angry. He should leave everything to the Lord.
He should spend his time in reciting Vedas, Divya
Prabandha and reading sastras. He can do good
things like going to temples and worshipping the
Lord. He should try to learn from holy people. He
should continue to do his compulsory duties like
Sandhyavandana, as prescribed in the sastras.
He should continue to do all good things, without
desiring for any fruit: but purely as service and
pleasure to Lord. He should continue to do
service, to the extent possible, to the acharyas and
all other holy men.
Service to the devotees is even more important
than service to the Lord. The Lord himself feels
happy, if His devotees are served and honoured by
others. Serving the devotees is like this. If we want to
please a person, we fondle his children. The
person becomes happier, if his children are
praised and fondled by others. Similarly, the Lord
becomes happier, when His children, namely His
devotees, are praised and served by others.
Ramanuja himself has prescribed the following
duties for a person:-
1) The first and most important duty is to study Sri
Bhashya and spread its contents to others.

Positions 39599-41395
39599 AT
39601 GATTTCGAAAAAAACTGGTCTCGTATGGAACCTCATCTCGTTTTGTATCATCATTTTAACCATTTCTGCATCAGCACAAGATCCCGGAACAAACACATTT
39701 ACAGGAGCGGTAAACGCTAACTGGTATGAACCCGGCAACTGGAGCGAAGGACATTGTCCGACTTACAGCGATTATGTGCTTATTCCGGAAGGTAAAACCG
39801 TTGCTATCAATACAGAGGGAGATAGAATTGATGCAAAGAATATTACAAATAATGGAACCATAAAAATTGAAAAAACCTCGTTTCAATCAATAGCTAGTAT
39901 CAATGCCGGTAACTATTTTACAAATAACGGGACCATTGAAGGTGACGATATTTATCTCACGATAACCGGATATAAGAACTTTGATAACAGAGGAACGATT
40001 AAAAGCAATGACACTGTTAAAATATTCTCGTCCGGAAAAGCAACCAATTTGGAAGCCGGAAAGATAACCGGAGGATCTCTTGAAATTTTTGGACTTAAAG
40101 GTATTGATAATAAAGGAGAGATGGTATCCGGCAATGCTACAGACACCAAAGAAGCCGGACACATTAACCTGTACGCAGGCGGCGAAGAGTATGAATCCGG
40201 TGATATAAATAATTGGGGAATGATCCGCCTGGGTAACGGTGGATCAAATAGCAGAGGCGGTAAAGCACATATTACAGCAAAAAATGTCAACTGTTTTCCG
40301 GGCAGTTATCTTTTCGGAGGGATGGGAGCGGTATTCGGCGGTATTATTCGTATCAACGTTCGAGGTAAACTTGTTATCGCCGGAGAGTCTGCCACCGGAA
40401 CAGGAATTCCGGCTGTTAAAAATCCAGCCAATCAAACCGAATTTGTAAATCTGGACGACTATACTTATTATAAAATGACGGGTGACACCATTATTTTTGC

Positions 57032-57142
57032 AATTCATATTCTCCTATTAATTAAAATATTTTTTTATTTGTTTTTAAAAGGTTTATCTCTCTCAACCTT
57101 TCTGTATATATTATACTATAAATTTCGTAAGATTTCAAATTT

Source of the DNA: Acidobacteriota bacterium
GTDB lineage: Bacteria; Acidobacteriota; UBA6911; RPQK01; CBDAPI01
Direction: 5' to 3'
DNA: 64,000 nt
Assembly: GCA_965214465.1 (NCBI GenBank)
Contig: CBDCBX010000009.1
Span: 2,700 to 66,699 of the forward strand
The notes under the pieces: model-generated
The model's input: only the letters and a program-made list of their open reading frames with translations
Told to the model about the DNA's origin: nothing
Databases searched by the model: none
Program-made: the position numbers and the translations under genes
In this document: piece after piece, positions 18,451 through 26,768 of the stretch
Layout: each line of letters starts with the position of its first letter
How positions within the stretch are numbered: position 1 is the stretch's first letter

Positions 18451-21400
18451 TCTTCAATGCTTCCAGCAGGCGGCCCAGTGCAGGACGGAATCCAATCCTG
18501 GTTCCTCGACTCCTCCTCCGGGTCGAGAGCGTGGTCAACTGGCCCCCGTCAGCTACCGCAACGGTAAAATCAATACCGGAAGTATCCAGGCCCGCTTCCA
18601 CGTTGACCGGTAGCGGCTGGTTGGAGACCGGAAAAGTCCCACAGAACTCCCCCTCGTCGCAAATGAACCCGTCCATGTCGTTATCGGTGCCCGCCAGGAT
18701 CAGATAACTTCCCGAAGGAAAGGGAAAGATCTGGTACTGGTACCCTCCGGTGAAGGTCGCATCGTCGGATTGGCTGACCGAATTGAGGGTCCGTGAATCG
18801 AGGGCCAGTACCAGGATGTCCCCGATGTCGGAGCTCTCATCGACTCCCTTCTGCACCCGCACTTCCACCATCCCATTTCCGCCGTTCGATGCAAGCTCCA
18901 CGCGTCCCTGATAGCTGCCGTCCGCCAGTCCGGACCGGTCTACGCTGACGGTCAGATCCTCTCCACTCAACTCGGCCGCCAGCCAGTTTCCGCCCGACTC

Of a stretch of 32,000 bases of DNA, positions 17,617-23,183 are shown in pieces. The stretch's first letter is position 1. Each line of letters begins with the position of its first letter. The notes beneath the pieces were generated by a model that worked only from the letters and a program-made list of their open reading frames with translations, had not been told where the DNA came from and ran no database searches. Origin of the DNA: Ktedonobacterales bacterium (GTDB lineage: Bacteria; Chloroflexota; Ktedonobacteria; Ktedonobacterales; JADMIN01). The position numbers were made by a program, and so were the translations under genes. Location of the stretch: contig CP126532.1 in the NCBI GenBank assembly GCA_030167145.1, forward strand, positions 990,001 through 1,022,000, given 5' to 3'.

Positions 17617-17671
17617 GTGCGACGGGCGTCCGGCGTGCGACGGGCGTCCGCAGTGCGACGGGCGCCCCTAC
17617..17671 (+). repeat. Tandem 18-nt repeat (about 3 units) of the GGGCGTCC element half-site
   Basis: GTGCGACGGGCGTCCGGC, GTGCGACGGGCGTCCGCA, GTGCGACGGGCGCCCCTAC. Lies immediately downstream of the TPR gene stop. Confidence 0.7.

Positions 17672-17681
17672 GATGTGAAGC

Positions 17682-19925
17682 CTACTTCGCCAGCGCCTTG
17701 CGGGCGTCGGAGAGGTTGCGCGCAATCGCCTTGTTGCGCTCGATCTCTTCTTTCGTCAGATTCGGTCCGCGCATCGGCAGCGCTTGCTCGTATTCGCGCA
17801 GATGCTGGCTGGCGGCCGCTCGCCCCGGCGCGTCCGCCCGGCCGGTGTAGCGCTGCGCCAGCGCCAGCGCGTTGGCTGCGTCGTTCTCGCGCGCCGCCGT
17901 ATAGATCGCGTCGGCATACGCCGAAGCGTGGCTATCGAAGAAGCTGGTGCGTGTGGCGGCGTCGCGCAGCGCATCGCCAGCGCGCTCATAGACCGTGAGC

2) If a person is not qualified to read and understand
Sri Bhashya, he should study the Divya Prabandha
and spread its contents to others.
3) If a person is not competent even to read and
understand Divya Prabandha, then he should
serve in holy temples. He may light lamps in the
temple; he may make garlands for adorning the
deity; he may make sandal paste and such other
works in the temple.
4) Even if this is not possible for a man, he should
continuously meditate on the meaning of Dvaya
5) Lastly, even if a man is not able to do this, then he
should attach himself to a learned, holy, Sri
Vaishnava; and serve him, to the best of his
A. A person can conveniently reside in a place which
is a divya desa, i.e. where the Lord has been sung
by Alwars. Or he can stay in a place, where the
Lord's devotees, Bhagavatas stay. To the extent
possible, he should stay in such places.